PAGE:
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Both my parents were born in Germany and came to the US, when they were five years old. They spoke German to each other but not with us kids.

Now, I got my first job out of school and bought a Porsche. My father called it a cock wagon. While this term is sometimes used in English (see here and here), I do not think that he meant this but rather was translating a German word.

What word could this be?

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    It seems to me that you want to know if there is a corresponding German expression to the English expression "cock wagon" that your father used. If it is not relevant to the question that his first language is German, then please delete that part. If you think that it is relevant, then please detail how so. – Carsten S Nov 11 '15 at 18:07
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    Wenn der Ausdruck bedeutet was ich meine, dann halte ich die Frage für begründet, als sich eine Übersetzung schlecht in Wörterbüchern finden lassen könnte. Geprüft habe ich das freilich nicht. Reopen! Carsten S' Anforderung, die Frage nicht unnötig durch Rauschen zu begleiten schließe ich mich jedoch an. – user unknown Nov 12 '15 at 1:24
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    I edited your question and took some guesses as to what you are asking. Please check whether everything is still according to your intentions. – Wrzlprmft Nov 12 '15 at 8:41
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    It's time that we can upvote edits. +1 for @Wrzlprmft. ;) – Em1 Nov 12 '15 at 8:55
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    Protzerauto oder Protzerkarre – äüö Nov 12 '15 at 13:56
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I think what your father was getting at was the German word Schwanzersatz, penis substitute. It is a fairly common expression of envy to suggest that someone with a Porsche has a small penis, and tries to compensate with a fast/flashy car, to attract women, of course.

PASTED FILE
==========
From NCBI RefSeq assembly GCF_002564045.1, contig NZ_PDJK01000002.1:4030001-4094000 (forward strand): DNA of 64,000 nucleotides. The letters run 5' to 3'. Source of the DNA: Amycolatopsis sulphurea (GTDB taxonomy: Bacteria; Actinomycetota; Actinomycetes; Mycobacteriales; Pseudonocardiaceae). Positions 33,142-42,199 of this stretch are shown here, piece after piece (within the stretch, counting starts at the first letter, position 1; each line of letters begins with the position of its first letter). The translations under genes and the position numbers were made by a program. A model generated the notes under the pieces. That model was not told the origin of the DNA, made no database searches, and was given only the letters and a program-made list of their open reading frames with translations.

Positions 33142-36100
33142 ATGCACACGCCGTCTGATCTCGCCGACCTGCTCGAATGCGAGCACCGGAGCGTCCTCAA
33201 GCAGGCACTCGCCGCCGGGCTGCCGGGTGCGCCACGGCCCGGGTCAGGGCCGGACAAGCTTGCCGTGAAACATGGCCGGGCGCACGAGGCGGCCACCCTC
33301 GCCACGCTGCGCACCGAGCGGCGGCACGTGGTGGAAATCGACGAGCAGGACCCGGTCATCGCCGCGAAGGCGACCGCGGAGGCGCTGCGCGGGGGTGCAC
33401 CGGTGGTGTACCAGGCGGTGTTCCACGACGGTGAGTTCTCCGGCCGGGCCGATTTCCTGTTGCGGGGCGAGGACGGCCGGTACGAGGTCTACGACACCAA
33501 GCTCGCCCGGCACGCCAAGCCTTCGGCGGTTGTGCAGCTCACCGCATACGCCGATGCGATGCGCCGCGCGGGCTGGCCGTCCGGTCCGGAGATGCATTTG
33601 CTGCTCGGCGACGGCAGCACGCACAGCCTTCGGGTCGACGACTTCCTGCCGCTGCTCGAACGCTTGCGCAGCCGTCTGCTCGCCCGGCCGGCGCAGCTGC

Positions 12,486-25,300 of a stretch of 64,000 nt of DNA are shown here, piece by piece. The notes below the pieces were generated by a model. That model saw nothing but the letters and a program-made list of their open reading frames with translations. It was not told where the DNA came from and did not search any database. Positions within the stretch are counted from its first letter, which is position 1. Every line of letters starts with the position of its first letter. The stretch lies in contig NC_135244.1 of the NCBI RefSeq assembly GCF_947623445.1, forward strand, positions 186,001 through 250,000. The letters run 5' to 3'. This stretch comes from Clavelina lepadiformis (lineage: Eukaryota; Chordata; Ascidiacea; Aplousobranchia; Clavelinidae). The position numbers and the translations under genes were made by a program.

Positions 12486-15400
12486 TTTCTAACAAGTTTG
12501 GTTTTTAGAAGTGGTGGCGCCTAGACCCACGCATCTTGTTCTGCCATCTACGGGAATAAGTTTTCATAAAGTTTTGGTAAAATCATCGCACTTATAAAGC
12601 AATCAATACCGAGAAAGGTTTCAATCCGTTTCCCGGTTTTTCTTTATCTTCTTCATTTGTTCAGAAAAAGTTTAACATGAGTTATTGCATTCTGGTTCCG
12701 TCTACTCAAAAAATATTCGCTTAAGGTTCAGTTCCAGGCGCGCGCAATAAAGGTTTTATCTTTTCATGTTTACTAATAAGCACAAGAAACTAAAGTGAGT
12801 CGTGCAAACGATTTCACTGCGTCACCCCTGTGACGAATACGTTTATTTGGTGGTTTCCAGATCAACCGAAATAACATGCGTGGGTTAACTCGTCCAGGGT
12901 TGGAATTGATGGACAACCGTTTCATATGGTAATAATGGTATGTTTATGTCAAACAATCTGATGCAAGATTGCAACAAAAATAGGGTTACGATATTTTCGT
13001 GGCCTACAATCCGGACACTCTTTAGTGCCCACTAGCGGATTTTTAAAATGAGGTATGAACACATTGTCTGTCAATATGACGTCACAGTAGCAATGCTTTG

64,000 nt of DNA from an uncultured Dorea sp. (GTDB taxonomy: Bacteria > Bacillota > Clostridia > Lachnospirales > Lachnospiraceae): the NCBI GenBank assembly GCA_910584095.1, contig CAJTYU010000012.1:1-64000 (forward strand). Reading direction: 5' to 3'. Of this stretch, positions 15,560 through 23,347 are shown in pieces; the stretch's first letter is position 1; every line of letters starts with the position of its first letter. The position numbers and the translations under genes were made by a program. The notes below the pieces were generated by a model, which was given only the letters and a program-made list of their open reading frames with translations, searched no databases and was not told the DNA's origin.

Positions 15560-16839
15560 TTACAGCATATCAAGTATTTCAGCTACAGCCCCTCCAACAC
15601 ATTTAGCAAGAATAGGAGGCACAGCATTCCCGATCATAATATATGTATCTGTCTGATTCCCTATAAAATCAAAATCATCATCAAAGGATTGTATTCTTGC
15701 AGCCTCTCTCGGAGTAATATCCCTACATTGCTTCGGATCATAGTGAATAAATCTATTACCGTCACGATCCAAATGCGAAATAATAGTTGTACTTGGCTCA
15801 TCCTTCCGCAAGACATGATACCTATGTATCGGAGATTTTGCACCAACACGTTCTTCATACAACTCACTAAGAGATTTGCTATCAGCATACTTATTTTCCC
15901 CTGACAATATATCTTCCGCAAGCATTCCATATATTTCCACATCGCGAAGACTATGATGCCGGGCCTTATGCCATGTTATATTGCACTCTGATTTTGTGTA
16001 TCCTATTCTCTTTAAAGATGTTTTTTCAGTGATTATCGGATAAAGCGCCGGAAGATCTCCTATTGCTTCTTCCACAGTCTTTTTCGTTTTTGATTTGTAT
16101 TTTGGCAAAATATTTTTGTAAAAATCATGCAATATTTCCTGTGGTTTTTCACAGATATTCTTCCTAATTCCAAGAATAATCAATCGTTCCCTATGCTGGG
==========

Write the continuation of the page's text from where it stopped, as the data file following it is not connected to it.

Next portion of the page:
A different term used in a similar way would be Aufreißerwagen, where aufreißen means to catch the attention of someone, in a romantic or sexual way.

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    While Schwanzersatz certainly conveys the idea, it is applicable for other gadgets, too (like cutting-edge cell phones). A term with a narrower focus would be Potenzhobel (virility plow) that only applies to cars. – collapsar Nov 12 '15 at 10:04
  • @collapsar: Hast Du schon "Schwanzersatz" oder "Penisverlängerung" für Iphone gehört? – user unknown Nov 12 '15 at 16:23
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    @userunknown Nein, aber für die Top-Handys der Baureihen Nokia 20xx/27xx (iirc) und Motorola Razr. Für iPhones erwarte ich auch nicht, Schwanzersatz zu hören, denn dafür sind sie zu verbreitet. – collapsar Nov 12 '15 at 16:59
  • aufreißen might also mean angeben "gloat, boast" (cp. einen Aufriss machen ca. "make a fuzz", "big fudge", not to be confused with Aufrisszeichnung "sketch, plan" (whence sketchy?)). I think your allusion of cock car to the male member is interesting, cocky, but somewhat misleading and ultimately ha(h)nebüchend It could be spot-on for the intention in question, though. – vectory Jan 27 '19 at 14:30
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There is no similar sounding German expression that would fit to the context your father gave.

Sometimes we refer to over-designed sports cars owned by a certain male population as Potenzschlitten in colloquial slang. This may come close to the English term.

A better accepted not so rude term would be Angeberauto:

Die futuristische Version vom Angeberauto: ein Lamborghini Aventador Roadster.Focus
4er BMW: Angeberautofaz

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"Schwanzverlängerung".